How should the risk profession keep pace with the fast-changing external environment? How can businesses address the climate crisis at an operational level? And how can risk professionals exert more influence individually within their organisations?
These are just some of the questions debated and discussed at Airmic's sell-out ERM Forum last month - a one-day conference for risk management professionals, focused on the most pressing, challenging and topical issues in enterprise risk management.
Does your business know its purpose?
The businesses that will thrive in today's fast-changing environment are those which "understand their purpose", according to keynote speaker James Arroyo, director of the Ditchley Park Foundation.
In his opening address to delegates, he warned that technology is driving change with such velocity that "we are in an exponential moment" which has huge implications for risk management. "When timings get shorter, risks can accelerate and accumulate far quicker," he explained.
He used geopolitics as the most notable example. With the rise of China and its technological dominance, the world "will no longer tilt towards the US quite so clearly". This will challenge multinational companies who find themselves dealing with competing models for how to run an economy and how to run a business.
"Businesses struggle to answer this question"
Agility - the theme of Airmic's conference - becomes more important than ever before in this climate, but "an agile response to risk means making big trade-offs", whether making spending decisions or accepting inefficiencies, Mr Arroyo explained. Crucially, the right trade-offs can only be made if leaders understand what the essential core of the business is:
"You cannot be agile unless you know the key thing that you have to protect…The biggest risk for businesses is that you lose your sense of purpose. You will be surprised at how many businesses struggle to answer this question."
Climate change: beware shifts in social norms
Delegates received a stark warning on the business impact of climate change and habitat loss from climate expert, Dr Robert Muir-Wood, who described the environment as a "slow burn but existential crisis" that should be taken seriously by all boards.
After providing an overview of the latest climate change science, Dr Muir-Wood, who has been chief research officer at RMS since 2004, warned that shifts in social attitudes could pose just as big a risk to businesses as the physical impact of climate change.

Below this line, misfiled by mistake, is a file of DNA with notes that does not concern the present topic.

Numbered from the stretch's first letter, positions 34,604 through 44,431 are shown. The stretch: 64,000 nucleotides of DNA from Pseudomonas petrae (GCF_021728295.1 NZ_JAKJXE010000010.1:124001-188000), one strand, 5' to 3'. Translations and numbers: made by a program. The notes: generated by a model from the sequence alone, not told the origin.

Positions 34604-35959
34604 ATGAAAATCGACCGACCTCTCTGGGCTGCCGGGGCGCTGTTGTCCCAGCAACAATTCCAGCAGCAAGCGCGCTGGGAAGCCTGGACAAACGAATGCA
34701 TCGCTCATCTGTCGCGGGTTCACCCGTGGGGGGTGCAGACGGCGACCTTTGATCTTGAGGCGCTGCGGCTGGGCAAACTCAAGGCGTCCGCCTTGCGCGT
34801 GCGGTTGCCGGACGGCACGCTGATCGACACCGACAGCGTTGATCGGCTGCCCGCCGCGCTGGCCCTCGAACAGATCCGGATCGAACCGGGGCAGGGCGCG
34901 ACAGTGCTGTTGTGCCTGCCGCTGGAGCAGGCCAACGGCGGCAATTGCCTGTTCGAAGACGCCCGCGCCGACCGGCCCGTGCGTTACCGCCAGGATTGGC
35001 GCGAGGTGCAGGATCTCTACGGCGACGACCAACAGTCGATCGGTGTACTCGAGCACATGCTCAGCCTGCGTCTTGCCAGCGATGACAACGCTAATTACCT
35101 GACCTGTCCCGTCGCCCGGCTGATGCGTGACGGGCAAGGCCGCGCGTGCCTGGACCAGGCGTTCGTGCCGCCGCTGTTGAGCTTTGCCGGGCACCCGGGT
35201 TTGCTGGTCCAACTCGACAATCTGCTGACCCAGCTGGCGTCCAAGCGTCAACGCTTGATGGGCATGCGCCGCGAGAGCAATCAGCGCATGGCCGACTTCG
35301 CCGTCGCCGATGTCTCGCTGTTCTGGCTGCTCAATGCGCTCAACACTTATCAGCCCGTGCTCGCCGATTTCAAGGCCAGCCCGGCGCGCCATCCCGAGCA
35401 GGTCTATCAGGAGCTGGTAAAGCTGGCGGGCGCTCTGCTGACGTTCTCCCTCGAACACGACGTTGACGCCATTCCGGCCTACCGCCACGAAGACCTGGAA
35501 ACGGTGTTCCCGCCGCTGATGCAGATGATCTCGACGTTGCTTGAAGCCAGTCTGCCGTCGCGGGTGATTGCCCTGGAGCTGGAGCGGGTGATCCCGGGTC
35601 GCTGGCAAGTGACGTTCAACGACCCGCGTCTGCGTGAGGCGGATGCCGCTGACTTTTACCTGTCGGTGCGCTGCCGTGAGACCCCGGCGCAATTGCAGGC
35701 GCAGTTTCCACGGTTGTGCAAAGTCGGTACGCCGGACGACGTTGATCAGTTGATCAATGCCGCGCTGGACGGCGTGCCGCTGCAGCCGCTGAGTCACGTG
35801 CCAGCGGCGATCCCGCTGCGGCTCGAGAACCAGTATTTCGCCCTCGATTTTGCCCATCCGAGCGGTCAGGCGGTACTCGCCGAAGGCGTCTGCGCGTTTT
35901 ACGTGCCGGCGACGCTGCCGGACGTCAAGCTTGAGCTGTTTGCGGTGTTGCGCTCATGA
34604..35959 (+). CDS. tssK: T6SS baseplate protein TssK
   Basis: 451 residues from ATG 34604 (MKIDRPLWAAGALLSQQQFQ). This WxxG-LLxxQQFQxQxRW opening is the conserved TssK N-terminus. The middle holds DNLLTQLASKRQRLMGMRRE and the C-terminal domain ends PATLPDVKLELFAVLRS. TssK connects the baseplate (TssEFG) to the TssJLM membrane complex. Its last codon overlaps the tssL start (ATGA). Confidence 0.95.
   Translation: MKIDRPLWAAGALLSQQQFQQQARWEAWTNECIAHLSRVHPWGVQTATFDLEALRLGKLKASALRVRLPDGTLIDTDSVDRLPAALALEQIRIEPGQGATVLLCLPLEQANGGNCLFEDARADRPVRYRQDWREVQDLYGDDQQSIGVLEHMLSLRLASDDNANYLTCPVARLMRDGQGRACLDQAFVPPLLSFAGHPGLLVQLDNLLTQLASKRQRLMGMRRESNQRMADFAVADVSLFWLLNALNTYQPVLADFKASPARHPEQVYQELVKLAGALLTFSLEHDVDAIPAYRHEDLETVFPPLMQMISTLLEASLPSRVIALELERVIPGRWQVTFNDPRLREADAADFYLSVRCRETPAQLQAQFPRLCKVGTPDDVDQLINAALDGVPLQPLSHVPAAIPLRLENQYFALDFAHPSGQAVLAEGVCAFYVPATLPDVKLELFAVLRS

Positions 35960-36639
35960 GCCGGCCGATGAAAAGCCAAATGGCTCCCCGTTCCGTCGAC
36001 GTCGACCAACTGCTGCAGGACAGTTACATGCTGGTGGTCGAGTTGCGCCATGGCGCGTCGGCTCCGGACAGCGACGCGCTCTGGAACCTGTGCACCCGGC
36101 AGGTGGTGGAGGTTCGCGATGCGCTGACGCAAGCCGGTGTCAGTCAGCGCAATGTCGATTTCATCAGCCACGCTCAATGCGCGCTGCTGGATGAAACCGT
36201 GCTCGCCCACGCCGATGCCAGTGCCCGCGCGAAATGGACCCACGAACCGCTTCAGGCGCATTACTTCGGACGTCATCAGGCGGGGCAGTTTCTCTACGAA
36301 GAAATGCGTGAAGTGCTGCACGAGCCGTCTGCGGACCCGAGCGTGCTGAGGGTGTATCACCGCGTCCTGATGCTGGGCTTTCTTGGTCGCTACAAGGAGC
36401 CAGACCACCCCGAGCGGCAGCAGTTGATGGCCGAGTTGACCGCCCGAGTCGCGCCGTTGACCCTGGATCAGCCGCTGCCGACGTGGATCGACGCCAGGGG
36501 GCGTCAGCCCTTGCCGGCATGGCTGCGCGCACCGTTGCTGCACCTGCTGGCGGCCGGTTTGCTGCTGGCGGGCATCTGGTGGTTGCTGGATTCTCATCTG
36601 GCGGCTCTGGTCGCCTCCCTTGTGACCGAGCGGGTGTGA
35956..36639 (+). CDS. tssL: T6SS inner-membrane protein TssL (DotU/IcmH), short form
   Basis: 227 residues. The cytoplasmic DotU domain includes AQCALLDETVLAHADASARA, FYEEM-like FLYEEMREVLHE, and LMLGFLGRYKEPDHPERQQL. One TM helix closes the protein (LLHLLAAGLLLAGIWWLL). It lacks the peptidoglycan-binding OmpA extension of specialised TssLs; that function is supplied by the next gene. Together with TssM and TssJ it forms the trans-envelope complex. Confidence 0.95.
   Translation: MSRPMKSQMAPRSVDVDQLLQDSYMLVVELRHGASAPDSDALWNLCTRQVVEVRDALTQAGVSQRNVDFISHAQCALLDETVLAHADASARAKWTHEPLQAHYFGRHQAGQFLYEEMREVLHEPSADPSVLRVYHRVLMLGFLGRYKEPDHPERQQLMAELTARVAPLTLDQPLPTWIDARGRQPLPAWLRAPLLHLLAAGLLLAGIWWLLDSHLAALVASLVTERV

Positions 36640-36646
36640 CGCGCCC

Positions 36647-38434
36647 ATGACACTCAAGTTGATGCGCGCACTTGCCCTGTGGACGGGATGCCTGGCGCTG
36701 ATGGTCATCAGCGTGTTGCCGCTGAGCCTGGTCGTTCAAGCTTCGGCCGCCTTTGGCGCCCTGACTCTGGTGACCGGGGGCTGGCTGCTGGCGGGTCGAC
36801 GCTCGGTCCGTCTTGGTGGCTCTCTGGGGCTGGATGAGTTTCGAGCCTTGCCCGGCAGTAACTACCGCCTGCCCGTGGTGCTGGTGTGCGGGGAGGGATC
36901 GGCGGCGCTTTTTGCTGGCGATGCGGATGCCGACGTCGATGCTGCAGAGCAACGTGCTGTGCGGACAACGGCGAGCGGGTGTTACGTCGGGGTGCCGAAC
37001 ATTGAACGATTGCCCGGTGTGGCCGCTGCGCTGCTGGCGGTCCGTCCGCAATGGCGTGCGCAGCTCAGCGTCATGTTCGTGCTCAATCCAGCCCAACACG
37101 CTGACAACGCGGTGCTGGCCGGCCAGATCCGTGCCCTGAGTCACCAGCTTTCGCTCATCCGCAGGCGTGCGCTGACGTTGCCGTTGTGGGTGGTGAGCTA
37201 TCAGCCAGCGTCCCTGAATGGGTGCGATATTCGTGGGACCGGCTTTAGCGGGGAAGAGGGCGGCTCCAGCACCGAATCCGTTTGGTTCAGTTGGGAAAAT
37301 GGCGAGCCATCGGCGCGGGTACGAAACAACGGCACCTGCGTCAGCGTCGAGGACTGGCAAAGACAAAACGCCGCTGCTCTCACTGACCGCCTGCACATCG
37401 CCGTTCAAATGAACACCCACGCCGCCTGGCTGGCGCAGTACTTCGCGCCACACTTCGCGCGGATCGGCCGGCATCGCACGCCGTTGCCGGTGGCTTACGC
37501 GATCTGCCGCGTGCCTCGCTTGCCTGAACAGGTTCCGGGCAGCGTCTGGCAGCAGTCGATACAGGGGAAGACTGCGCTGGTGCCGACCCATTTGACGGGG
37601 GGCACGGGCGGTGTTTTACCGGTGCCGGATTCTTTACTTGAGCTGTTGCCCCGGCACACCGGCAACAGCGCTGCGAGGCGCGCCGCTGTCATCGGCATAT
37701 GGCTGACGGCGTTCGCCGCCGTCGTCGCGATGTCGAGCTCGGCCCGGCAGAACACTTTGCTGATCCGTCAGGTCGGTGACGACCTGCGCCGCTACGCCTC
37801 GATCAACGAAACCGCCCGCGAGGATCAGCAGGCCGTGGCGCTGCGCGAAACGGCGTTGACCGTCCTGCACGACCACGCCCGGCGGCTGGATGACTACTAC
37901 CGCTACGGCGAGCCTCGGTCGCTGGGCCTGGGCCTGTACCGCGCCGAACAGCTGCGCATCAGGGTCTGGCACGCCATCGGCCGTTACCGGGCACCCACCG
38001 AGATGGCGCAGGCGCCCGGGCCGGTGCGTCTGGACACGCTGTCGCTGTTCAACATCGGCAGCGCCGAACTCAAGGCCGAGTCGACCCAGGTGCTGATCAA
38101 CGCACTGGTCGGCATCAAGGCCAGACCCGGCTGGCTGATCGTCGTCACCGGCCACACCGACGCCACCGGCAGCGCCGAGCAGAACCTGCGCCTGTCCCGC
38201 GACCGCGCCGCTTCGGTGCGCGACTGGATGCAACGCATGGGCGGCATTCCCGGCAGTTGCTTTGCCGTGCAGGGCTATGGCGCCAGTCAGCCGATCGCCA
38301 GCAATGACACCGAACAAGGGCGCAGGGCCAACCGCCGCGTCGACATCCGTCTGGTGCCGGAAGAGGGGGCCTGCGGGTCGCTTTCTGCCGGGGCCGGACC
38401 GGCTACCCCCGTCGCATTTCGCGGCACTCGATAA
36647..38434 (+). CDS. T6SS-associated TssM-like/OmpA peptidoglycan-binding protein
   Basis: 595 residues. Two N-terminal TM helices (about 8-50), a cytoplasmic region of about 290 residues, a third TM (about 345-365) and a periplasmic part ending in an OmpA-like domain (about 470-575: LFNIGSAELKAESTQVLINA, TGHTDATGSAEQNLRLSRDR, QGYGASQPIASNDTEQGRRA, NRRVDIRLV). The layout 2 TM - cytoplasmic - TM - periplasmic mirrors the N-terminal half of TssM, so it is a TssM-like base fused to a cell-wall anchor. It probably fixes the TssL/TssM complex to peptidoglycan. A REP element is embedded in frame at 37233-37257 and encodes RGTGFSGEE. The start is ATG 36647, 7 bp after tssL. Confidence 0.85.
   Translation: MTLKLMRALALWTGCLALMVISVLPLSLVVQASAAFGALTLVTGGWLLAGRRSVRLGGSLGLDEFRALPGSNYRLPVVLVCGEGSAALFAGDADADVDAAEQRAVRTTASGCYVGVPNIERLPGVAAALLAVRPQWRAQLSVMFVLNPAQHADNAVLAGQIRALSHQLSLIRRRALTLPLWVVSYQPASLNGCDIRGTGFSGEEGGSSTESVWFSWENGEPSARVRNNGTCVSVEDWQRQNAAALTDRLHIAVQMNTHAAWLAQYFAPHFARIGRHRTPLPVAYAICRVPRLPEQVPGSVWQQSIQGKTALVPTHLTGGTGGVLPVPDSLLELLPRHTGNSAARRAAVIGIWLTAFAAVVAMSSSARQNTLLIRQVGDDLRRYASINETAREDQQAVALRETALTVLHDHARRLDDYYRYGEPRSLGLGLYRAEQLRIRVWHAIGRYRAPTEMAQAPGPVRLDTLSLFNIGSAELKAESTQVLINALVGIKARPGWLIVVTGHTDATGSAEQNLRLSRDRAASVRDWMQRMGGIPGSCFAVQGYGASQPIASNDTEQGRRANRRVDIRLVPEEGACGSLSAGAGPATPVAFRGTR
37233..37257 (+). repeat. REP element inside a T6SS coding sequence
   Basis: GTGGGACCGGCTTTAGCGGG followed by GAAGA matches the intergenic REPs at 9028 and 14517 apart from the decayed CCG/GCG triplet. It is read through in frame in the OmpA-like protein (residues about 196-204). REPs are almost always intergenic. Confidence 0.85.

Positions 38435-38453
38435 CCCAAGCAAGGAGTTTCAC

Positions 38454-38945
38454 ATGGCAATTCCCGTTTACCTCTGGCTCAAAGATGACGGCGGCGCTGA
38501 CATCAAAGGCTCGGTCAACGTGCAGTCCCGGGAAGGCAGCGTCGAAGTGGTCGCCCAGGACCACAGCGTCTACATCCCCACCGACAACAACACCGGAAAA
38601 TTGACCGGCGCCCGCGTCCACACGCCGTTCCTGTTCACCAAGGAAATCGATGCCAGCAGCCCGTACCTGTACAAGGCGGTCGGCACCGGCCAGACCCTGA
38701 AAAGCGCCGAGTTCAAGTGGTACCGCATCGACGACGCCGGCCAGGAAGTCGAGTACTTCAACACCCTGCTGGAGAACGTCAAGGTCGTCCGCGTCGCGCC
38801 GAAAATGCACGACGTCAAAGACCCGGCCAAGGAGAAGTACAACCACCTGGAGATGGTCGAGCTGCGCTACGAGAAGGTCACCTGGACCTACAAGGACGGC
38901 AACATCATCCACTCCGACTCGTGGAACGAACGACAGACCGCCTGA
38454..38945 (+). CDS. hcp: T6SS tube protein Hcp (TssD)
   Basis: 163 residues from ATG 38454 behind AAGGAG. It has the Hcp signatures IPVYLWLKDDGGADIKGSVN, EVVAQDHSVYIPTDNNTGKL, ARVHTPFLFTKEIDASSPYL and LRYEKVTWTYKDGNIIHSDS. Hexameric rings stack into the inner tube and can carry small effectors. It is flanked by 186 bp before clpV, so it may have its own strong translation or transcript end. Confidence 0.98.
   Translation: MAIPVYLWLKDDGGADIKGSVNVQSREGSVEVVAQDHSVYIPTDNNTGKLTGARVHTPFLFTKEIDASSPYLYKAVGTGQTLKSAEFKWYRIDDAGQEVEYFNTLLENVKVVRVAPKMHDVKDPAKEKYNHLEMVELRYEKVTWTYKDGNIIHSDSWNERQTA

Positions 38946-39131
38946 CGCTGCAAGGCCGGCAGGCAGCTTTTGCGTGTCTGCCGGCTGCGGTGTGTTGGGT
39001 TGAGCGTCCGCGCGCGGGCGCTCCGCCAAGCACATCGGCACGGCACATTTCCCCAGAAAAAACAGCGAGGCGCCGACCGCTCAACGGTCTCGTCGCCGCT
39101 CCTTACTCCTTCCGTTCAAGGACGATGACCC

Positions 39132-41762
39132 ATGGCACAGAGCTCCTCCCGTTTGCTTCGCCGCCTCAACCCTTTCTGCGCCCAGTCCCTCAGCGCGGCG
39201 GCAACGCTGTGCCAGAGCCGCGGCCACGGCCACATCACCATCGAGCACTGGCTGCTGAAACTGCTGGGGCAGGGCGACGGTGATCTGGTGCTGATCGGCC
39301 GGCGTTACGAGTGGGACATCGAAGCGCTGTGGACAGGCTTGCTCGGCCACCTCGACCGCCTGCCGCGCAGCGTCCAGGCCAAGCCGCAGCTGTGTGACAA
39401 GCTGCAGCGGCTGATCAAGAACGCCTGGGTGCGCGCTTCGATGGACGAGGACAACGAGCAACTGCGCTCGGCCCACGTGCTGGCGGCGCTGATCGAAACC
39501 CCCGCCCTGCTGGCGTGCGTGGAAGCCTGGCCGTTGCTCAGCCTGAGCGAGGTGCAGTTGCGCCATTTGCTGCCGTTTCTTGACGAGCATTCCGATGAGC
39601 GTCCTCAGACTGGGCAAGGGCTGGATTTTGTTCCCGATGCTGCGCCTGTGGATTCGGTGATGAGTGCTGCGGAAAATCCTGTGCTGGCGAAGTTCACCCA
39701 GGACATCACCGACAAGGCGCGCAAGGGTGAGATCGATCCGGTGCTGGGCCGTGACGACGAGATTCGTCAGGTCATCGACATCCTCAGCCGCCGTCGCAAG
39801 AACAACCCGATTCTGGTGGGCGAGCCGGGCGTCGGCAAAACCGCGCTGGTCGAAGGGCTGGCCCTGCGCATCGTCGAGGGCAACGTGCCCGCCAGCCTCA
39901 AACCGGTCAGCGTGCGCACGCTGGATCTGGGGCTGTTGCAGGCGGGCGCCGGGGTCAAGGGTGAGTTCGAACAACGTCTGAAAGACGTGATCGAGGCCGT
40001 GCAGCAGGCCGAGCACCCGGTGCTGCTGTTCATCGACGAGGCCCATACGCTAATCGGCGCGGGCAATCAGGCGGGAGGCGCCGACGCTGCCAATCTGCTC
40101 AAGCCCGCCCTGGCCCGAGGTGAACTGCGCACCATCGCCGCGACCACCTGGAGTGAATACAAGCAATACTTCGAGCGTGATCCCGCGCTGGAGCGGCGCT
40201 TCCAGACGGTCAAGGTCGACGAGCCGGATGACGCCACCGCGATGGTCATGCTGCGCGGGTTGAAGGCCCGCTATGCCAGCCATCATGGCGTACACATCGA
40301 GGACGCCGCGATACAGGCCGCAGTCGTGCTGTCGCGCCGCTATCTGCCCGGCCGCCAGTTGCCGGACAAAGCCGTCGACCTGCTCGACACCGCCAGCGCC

Noting the impact of 16-year-old climate activist Greta Thunburg, he said the climate "is driving change and behaviour" in such a way that social norms are fundamentally changing. What is considered acceptable today may be unacceptable in just ten years' time, with potentially severe consequences for some businesses.
Source: Dr Robert Muir-Wood, RMS, presentation at ERM Forum, 2019
And the secret to successful communication is…
“If you are a millennial, the chances are you will look at your phone at least 150 times every day. That’s about once every five minutes in your waking day,” communications expert and keynote speaker Darren Briggs told delegates. Research shows, he added, that millennials have an attention span of just 1.9 seconds.
So how, in this world of information overload and short attention spans, can we influence and persuade in a business context?
According to Mr Briggs, we persuade with facts and influence people with emotion. Successful communication requires both. Mr Briggs, who has spent the last twenty years working with boards and corporate communication teams at some of the world's best-known brands, said he has three golden rules: be authentic, keep things simple and be concise.
And always remember, as Albert Einstein said, “if you can't explain it to a six year old, you don't understand it yourself.”
Airmic's ERM Forum, a one-day conference on enterprise risk management took place at etc. Venues, Fenchurch Place, in London on 9 October.